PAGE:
Yesterday (Monday) The Times published an open letter signed by many of the leading UK academics concerned with the issue of copyright term extension.
The letter, of which I was a signatory, is focused on the change in the UK government’s position (from one of opposition to a term extension to, it appears, one of allowing an extension “perhaps to 70 years”). However, it is noteworthy that this is only one in a long line of well-nigh universal opposition among scholars to this proposal to extend copyright term.
For example, last April a joint letter was sent to the Commission signed by more than 30 of the most eminent European (and a few US) economists who have worked on intellectual property issues (including several Nobel prize winners, the Presidents of the EEA and RES, etc). The letter made very clear that term extension was considered to be a serious mistake (you can find a cached copy of this letter online here). More recently – only two weeks ago – the main European centres of IP law issued a statement (addendum) reiterating their concerns and calling for a rejection of the current proposal.
Despite this universal opposition from IP experts the Commission put forward a proposal last July to extend term from 50 to 95 years (retrospectively as well as prospectively). That proposal is now in the final stages of its consideration by the European Parliament and Council. We can only hope that they will understand the basic point that an extension of the form proposed must inevitably to more harm than good to the welfare of the EU and should therefore be opposed.
Open Letter re. Proposed Copyright Term Extension for Sound Recordings
We are writing because of the sudden, and unexplained, change of Government position in relation to copyright term extension for sound recordings.
In 2006, the Government received the recommendations of an independent and comprehensive review of intellectual property policy, commissioned by the then Chancellor Gordon Brown. The review, led by Andrew Gowers (a former editor of the Financial Times) took “an evidence-based approach to its policy analysis”, supplementing a formal call for evidence with commissioned external expertise.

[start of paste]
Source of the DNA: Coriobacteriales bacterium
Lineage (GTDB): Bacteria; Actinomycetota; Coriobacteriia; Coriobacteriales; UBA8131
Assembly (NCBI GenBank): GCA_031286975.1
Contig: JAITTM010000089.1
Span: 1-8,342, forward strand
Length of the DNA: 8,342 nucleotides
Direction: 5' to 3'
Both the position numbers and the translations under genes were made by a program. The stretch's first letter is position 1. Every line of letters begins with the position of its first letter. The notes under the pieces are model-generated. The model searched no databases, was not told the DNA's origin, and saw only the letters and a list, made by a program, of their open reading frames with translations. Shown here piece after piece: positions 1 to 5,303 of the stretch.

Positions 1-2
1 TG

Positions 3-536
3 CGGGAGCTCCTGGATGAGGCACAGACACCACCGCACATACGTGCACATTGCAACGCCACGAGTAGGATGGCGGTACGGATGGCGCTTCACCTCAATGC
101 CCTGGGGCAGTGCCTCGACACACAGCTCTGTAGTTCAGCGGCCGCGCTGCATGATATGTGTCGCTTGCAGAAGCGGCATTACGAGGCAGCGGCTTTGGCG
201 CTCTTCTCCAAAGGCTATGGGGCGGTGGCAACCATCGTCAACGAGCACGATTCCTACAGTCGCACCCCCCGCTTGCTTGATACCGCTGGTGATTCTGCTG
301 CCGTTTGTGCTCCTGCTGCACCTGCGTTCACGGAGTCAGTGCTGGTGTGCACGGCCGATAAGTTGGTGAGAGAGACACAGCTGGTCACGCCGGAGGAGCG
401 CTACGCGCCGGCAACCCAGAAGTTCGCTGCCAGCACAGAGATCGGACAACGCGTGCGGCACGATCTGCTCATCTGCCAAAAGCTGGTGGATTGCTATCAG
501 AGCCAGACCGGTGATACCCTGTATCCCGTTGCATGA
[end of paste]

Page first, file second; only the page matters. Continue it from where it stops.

The review examined several extension options, including the increase to 70 years, and explicitly rejected extension as being a bad deal for the UK in cultural and economic terms. The Government, led by the Treasury which was then headed by Gordon Brown, clearly supported this view.
What then occasions a sudden volte-face two years later and only a few weeks after statements from the Department for Innovation, Universities and Skills (DIUS) indicating support for the original decision? We are not aware of any new evidence that has come to light, and the only independent study available since then, that of Professor Hugenholtz at the University of Amsterdam, has also been highly critical of extension.
There has been some talk of ‘moral arguments’ for extension but it is hard to discern a compelling ‘moral’ case for a proposal whose prime effect is to benefit major label shareholders and a few, already highly successful, artists while imposing significantly greater costs on new creators, the general listening public and the custodians of our cultural heritage.
As Gowers concluded, and the Government has until now consistently reaffirmed, policy-making in this area should be evidence-based and designed to promote the broader welfare of society as a whole. Policies that appear to reflect nothing more than lobbying will only perpetuate the “marked lack of public legitimacy” which the Gowers report lamented â€” and discourage those who wish to contribute constructively to future Government policy-making in these areas. We therefore call on the Government to present any evidence that has led to this change of policy.
Professor Lionel Bently, and Dr Rufus Pollock, Centre for Intellectual Property and Information Law, University of Cambridge
Professor Martin Kretschmer, and Professor Ruth Towse, Centre for Intellectual Property Policy & Management, Bournemouth University
Professor Nicholas Cook, AHRC Research Centre for the History and Analysis of Recorded Music, Royal Holloway, University of London
Professor P.A. David, Emeritus Professor of Economics and Economic History, University of Oxford
Professor Graeme Dinwoodie, Chair in Intellectual Property Law, Queen Mary College, University of London
Professor Johanna Gibson, Director Queen Mary Intellectual Property Research Institute, Queen Mary College, University of London
Professor John Kay, Chair, British Academy Copyright Review
Professor Paul Klemperer, Edgeworth Professor of Economics, University of Oxford
Professor Hector MacQueen, and Professor Charlotte Waelde, SCRIPT/AHRC Centre Intellectual Property & Technology Law, University of Edinburgh
Professor David M Newbery, Professor of Economics, University of Cambridge
Dr Mark Percival, Queen Margaret University, Edinburgh, Chair, International Association for the Study of Popular Music (UK/IRL)
Dr Martin Cloonan, Senior Lecturer, University of Glasgow, ex-Chair, International Association for the Study of Popular Music (UK/IRL)
Professor Danny Quah, Professor of Economics, London School of Economics
Professor David Vaver, former Reuters Professor of IP and IP Law and Director of the Intellectual Property Research Centre, University of Oxford
Richard Chesser, Chair, Trade and Copyright Committee, International Association of Music Librarians (UK/IRL)